The movie resonated in a unique way for the 1990s as a counter-cultural grunge picture, and it served as an inspiration for subcultures like the “heroin chic” fashion movement. It was the kind of morally subversive movie that, in spite of its horrifying subject matter, made heroin appear improbably “cool,” as if a life of negativity and addiction were a protest unto itself against the commercial excesses of neoliberal rule in the middle of the 1990s. It was the movie that catapulted filmmaker Danny Boyle’s international reputation as a disruptor, a director unafraid to approach black comedy with a canine bearing, sardonic smile. At times cripplingly amusing and other times truly painful.
Vampire’s Kiss (1988)
We meet Peter Loew, an immoral womaniser by night and literary agent by day, in the last hours of a New York evening as darkness falls over the “city that never sleeps.” Hot-tempered, aggressive, and competitive, Peter finds a woman to sleep with while out at night. What follows is a protracted filmic delusion that Peter enters into, where he thinks the woman was actually a vampire and bit him. and he himself is gradually turning into one.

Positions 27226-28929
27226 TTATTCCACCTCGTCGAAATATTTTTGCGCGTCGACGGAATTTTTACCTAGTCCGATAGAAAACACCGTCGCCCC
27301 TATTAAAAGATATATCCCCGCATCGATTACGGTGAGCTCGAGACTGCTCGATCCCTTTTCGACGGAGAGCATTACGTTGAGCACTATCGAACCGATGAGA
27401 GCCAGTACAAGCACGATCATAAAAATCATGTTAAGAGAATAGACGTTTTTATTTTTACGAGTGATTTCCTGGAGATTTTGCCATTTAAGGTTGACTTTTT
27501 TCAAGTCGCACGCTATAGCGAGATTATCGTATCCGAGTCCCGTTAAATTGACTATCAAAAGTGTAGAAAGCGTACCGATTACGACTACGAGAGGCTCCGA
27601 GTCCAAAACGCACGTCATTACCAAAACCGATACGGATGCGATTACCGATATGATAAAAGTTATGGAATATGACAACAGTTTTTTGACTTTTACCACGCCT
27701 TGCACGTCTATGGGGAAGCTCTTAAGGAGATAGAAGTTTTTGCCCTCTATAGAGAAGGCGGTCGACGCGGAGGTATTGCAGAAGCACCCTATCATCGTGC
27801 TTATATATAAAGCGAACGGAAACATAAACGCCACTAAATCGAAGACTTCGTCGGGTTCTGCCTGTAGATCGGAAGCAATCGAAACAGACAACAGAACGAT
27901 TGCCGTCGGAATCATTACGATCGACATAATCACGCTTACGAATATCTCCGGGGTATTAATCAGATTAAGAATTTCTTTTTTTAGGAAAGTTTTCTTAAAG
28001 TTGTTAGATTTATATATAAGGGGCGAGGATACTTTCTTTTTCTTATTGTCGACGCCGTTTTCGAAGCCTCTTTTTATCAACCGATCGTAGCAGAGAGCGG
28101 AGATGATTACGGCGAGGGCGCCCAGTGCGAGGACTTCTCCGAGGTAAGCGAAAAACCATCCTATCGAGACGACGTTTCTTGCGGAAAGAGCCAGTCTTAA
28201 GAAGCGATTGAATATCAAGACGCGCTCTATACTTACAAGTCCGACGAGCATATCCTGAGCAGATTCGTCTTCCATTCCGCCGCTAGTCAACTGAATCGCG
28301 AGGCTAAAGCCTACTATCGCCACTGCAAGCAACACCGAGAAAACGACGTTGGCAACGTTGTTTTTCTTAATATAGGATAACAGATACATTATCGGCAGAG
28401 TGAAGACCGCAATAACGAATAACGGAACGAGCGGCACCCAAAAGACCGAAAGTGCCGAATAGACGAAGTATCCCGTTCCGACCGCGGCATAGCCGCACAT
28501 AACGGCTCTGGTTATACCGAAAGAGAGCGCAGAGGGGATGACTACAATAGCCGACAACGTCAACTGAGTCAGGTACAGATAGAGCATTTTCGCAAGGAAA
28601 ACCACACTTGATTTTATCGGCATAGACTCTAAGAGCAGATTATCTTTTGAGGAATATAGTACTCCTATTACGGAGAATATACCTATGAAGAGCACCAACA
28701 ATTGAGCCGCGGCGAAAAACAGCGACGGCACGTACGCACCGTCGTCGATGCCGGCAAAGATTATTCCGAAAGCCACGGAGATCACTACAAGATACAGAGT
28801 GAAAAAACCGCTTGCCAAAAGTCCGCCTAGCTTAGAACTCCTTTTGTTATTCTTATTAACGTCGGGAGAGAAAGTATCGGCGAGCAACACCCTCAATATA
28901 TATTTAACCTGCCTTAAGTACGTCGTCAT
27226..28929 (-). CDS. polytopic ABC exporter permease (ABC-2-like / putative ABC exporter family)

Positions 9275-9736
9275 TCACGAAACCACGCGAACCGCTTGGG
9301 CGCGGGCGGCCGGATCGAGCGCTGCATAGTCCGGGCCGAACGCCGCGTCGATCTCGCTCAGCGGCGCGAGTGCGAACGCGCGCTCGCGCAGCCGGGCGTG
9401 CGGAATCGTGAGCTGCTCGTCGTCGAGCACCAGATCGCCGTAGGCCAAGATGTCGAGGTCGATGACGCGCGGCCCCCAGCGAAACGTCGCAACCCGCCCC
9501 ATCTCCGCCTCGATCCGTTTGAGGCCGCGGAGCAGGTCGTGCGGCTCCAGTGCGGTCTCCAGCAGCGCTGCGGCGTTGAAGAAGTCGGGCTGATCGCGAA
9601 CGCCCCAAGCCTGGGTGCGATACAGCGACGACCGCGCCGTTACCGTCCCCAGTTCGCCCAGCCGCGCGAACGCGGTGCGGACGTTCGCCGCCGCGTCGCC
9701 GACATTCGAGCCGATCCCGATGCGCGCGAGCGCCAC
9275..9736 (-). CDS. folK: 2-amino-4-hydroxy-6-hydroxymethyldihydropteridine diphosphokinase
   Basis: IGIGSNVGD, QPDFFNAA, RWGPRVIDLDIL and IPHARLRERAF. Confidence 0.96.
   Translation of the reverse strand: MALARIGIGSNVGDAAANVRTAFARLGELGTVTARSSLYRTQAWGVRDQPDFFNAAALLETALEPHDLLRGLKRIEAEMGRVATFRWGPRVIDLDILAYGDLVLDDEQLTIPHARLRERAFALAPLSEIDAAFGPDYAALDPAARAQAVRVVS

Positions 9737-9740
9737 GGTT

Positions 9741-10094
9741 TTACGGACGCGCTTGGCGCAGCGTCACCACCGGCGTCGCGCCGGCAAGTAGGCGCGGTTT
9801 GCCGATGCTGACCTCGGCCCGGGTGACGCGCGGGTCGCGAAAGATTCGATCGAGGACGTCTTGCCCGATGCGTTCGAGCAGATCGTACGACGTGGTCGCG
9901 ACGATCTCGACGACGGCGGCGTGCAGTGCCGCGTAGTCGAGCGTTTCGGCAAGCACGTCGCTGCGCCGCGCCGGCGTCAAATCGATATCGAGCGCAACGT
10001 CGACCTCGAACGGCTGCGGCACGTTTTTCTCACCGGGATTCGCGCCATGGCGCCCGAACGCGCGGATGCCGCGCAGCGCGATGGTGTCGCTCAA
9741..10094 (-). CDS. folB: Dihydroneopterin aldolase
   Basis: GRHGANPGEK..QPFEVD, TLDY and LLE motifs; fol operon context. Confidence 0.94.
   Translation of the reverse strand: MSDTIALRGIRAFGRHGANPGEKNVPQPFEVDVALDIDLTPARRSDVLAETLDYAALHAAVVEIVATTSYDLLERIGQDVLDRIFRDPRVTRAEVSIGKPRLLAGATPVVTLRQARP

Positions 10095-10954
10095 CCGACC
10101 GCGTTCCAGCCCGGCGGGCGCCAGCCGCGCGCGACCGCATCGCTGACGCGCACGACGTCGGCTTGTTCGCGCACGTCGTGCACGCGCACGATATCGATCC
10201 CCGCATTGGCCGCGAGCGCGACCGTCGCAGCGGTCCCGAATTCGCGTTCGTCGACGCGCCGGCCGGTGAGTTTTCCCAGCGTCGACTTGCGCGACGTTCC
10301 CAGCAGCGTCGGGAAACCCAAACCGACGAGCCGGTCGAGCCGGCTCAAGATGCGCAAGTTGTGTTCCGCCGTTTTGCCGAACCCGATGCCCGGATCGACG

The film stands out from other examples of the subgenre because of the ridiculousness that Nicholas Cage’s maximalist portrayal of Peter creates. The movie, which famously gave rise to the “YOU DON’T SAY” meme, depicts Peter’s spiral into mental anguish as he sadistically harasses his intern, loses his grasp on reality, climbs upon tables, dons plastic vampire teeth, and wails into insanity. blurring the borders between humour and terror, occasionally extremely unpleasant, and constantly veering towards outright mockery The radical movement in Cage’s performance is away from the sombre simplicity of the method approach and into a highly energetic breakdown that vaporises convention.
Being a binge-watcher himself, finding Content to write about comes naturally to Divesh. From Anime to Trending Netflix Series and Celebrity News, he covers every detail and always find the right sources for his research.